Bunny Blue Sedge Grass -

(Carex laxiculmis 'Bunny Blue - Hobb')

Ornamental Grasses


Other Common Names: Bunny Blue Sedge, Sedge, Spreading Sedge, Blue Bunny Sedge
Family: Cyperaceae Genus: Carex Species: laxiculmis Cultivar: 'Bunny Blue - Hobb'
Bunny Blue Sedge Grass
Gardenality.com Planted · 10 years ago
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Gardenality.com

Gardenality.com · Gardenality Genius · Zone 8A · 10° to 15° F
Bunny Blue® is a great new selection of native Carex with beautiful silvery, blue evergreen foliage. Each leaf measures approximately 12 to 14 inches long and one half inch wide.

It was developed by breeder Bob Head and introduced into the market in 2010 as a part of the Garden Debut® plant collection.

Bunny Blue® Sedge Grass is a wonderful plant choice to border a pathway and to use as a groundcover or a companion plant to ferns, hostas, shrubs and trees. The plant grows into a large, dense, moderately spreading clump.

It grows best in light shade and moist soil, but will adapt to more sun with adequate moisture and will reach 12 to 14 inches tall and is hardy in USDA Zones 5-9.

10 years ago ·
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Gardenality.com

Gardenality.com · Gardenality Genius · Zone 8A · 10° to 15° F · Comment About Planting
Plant Bunny Blue Sedge grass in sites that provide shade to mostly shade and well-drained but moist soil. Bunny Blue Sedge is a good selection for a groundcover or border in shady to partially shaded sites however, with adequate water, can be grown in more sun. It can also be useful to add a grassy texture in container plantings.

Before planting Bunny Blue Sedge or other groundcover plants as a groundcover, it might be necessary to do some site preparation. First, you'll need to eliminate any weeds or grasses that are growing in the planting area. There are many ways to do this however spraying with a weed killer is easiest and most efficient. If you are planting groundcover plants under a tree, and intend to till the soil before planting, be careful not to till to deep and damage tree roots.

Next you'll need to determine how many plants will be required to fill the area. To do so, measure and multiply the length by the width of the planting area to determine total square feet. Then decide how far you want to space you groundcover plants. You can then use a plant calculator to easily determine how many plants you'll need to fill the area. Here's a link to a plant calculator in Gardenality:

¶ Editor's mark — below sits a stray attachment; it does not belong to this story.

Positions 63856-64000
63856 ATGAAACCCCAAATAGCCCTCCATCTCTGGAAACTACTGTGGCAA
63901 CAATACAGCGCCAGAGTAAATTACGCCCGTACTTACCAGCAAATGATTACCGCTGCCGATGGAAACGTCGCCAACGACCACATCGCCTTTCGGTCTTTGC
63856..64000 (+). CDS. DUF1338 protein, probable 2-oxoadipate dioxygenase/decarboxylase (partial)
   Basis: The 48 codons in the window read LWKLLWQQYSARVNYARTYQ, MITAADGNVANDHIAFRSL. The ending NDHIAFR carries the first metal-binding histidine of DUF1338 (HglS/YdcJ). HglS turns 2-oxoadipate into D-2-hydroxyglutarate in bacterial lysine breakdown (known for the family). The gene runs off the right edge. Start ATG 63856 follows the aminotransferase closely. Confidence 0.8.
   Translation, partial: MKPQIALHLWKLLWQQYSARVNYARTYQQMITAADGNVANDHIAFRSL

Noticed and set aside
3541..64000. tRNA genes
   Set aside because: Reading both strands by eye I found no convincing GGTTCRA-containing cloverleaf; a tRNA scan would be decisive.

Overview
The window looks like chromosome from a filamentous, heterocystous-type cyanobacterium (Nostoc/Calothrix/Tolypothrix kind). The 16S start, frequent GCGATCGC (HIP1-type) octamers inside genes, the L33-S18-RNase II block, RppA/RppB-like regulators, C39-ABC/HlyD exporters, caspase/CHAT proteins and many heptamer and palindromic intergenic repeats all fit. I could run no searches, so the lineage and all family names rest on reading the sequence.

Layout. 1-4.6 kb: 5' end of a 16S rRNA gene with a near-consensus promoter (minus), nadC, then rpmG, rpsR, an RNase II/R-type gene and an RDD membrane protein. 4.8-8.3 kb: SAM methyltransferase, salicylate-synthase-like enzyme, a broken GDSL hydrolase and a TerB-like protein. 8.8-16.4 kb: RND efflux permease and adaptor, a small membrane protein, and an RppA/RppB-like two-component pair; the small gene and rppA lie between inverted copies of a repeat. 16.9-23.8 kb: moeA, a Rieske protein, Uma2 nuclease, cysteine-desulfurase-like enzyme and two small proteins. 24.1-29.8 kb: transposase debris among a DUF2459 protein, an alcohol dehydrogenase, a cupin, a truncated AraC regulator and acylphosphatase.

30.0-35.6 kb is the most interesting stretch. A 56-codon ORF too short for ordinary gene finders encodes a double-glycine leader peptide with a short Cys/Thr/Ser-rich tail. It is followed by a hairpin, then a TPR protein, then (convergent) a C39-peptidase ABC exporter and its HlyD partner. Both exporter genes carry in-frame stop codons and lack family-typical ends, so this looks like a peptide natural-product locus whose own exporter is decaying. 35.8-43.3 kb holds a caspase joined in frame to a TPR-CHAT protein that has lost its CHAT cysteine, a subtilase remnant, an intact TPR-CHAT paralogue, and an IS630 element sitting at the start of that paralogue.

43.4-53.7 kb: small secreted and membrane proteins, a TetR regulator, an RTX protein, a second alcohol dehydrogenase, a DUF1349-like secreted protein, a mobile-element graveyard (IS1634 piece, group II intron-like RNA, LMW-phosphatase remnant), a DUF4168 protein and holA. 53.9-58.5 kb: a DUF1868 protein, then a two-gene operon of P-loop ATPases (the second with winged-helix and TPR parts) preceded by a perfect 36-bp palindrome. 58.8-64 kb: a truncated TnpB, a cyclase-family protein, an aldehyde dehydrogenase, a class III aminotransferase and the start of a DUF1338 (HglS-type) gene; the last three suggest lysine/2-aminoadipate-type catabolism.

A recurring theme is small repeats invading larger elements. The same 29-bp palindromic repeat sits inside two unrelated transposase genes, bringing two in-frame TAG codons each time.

www.gardenality.com/Articles/687/Resources/Calculations/How-To-Calculate-Plants-Per-Square-Feet/default.html

Depending on how fast you want to the groundcover plants to fill and cover the area, I recommend spacing them about half the distance as their listed, mature width. If the plant is listed to grow 18 inches in width, space the plants 9 to 12 inches apart. Before planting, space all plants out in the planting area, or use marking paint to mark the planting spots. Begin by setting out a row of plants along the edge of the perimeter, making sure to space them at a distance far enough from the edge to allow for future spreading. For example, plants that are spaced 12 inches apart should be spaced at a distance of at least 6 inches from the edge of the bed or surfaced area. After setting out the first row, stagger the plants on the second row, and so on until you have filled the area. After all of the plants have been set in place, or marked, you may begin planting. If you mulched the planting area in advance of planting, rake back a small area of the mulch in order to dig planting hole. To plant, dig a hole 2 times as wide, or more, than the container the plant came in. Mix in an organic soil ammendment such as mushroom compost at a 50/50 ratio with the soil removed from the planting hole. Remove the plant from the container and scratch root ball to loosen feeder roots. Place plant in hole making sure that the top edge of the root ball is level or slightly above the level of the ground. Backfill around the rootball with soil mixture tamping lightly as you go to remove air pockets. Water thoroughly and cover with a 1 to 2 inch layer of mulch if you haven't already done so.

10 years ago ·
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Gardenality.com

Gardenality.com · Gardenality Genius · Zone 8A · 10° to 15° F · Comment About Pruning
Bunny Blue Sedge does not require pruning. Can be clipped back in late winter.

10 years ago ·
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Gardenality.com

Gardenality.com · Gardenality Genius · Zone 8A · 10° to 15° F · Comment About Feeding
Fertilize Bunny Blue Sedge with a natural or organic plant food in spring and again in late summer or early fall.

10 years ago ·
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Gardenality.com

Gardenality.com · Gardenality Genius · Zone 8A · 10° to 15° F · Comment About Problems
I've seen no serious insect or disease problems with sedge. Dry soil and too much sun can cause problems so plant in moist, well drained soils in shade to part shade.

10 years ago ·
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